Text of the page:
The title really does say it all. The chaos at hand is the madness (quite literally) of bipolar disorder.
Perfect Chaos is told in two voices. Linea has bipolar disorder; Cinda is her mother. Reading about Linea’s battles with unidentifiable and inexplicable bouts of depression and feelings of pointlessness, about her struggle for diagnosis and treatment is heart-wrenching. Reading about Cinda watching Linea spiral out of control and then picking her up and carrying her (metaphorically and physically) when she literally couldn’t find the strength or the will to live is almost more so.
The story is presented chronologically, detailing the slide Linea’s health takes as she transitions from childhood to adolescence and then early adulthood, when the most severe symptoms presented themselves. Eventually, she devolves from a bright, talented young woman with the world at her feet into a puddle of a girl who cannot bring herself to care if she lives or dies, a girl who tries to find meaning in lines of coke, beer, and razor blades. At that point, her parents literally step in and save her life.
After an in-patient stint in a psychiatric facility that includes electroshock therapy, Linea tries to regain control as her physicians and her family try to figure out a plan for treatment and “recovery” – not only from the drugs and drinking and self-mutilation, but from the disease that has laid waste to her plans for her own life. The disease is always there and always a threat; she has to manage it as best she can with therapeutic treatments, but remain ever-vigilant for the signs of an oncoming episode and make herself ask for help when she needs it. It’s a difficult road for a young woman of twenty to put herself on, but Linea tries her best – and Cinda is always there, right beside her, no matter how rough the relapses get, no matter how scared her daughter’s mania and depression make her.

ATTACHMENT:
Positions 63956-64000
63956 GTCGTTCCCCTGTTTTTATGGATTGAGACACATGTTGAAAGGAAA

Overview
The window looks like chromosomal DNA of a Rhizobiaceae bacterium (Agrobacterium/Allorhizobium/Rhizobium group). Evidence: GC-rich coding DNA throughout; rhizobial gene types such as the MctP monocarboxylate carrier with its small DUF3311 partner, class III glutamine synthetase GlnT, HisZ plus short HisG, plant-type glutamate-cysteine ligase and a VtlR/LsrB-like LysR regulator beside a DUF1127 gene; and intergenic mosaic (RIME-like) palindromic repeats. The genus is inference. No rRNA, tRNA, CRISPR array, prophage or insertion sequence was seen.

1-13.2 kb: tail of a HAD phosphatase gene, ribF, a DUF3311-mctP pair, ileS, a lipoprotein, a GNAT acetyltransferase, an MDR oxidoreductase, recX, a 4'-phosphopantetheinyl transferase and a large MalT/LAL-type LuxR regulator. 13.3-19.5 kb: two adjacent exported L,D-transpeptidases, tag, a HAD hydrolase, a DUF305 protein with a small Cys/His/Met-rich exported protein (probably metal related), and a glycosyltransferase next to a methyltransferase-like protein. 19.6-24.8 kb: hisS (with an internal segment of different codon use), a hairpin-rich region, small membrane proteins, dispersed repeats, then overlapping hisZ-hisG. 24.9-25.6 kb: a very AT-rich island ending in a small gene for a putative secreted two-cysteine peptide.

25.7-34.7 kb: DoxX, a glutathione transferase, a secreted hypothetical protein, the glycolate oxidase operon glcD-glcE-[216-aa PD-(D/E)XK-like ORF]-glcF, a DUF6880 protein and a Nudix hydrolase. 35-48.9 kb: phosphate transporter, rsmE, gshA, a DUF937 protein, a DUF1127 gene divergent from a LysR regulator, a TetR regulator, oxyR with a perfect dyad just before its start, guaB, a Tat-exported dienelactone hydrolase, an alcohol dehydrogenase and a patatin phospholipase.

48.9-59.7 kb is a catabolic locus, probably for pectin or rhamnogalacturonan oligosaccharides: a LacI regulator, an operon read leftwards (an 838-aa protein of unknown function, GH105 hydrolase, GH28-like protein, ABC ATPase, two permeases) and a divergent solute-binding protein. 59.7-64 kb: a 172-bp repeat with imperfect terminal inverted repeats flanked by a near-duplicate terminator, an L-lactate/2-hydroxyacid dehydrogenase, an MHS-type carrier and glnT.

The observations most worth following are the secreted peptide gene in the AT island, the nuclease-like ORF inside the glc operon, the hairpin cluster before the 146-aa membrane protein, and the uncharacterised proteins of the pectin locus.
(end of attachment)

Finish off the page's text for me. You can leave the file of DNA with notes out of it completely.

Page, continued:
Mother and daughter have very different voices, but their stories are presented in equally clear, concise, and incredibly open language that conveys the manic (no pun intended) cycles of episodes and treatment that comprise Linea’s life. The book required a lot of energy to read; bipolar is emotional and infuriating and dramatic and perplexing and draining – and that’s just when you read about it. I can’t imagine the strength of character it takes to talk so openly and honestly about the most difficult times in one’s life. Or to be the friend or family member confronted with the onslaught of an episode – or its aftermath. Kudos to both women for their unflinching look at bipolar and its treatments, and for doing what they can to raise awareness and understanding.
A former corporate attorney and government relations/health policy executive, Jill-Elizabeth walked away from that world (well, skipped actually) and toward a more literary life (equally challenging, but infinitely more enjoyable). If you enjoyed this review, please visit her at Jill-Elizabeth.com, the official home of All Things Jill-Elizabeth – that is, all of the teehees, musings, rants, book reviews, writing exercises, and witticisms of her burgeoning writing career.
Review copy was provided free of any obligation by Wunderkind PR. No monetary or any other form of compensation was received.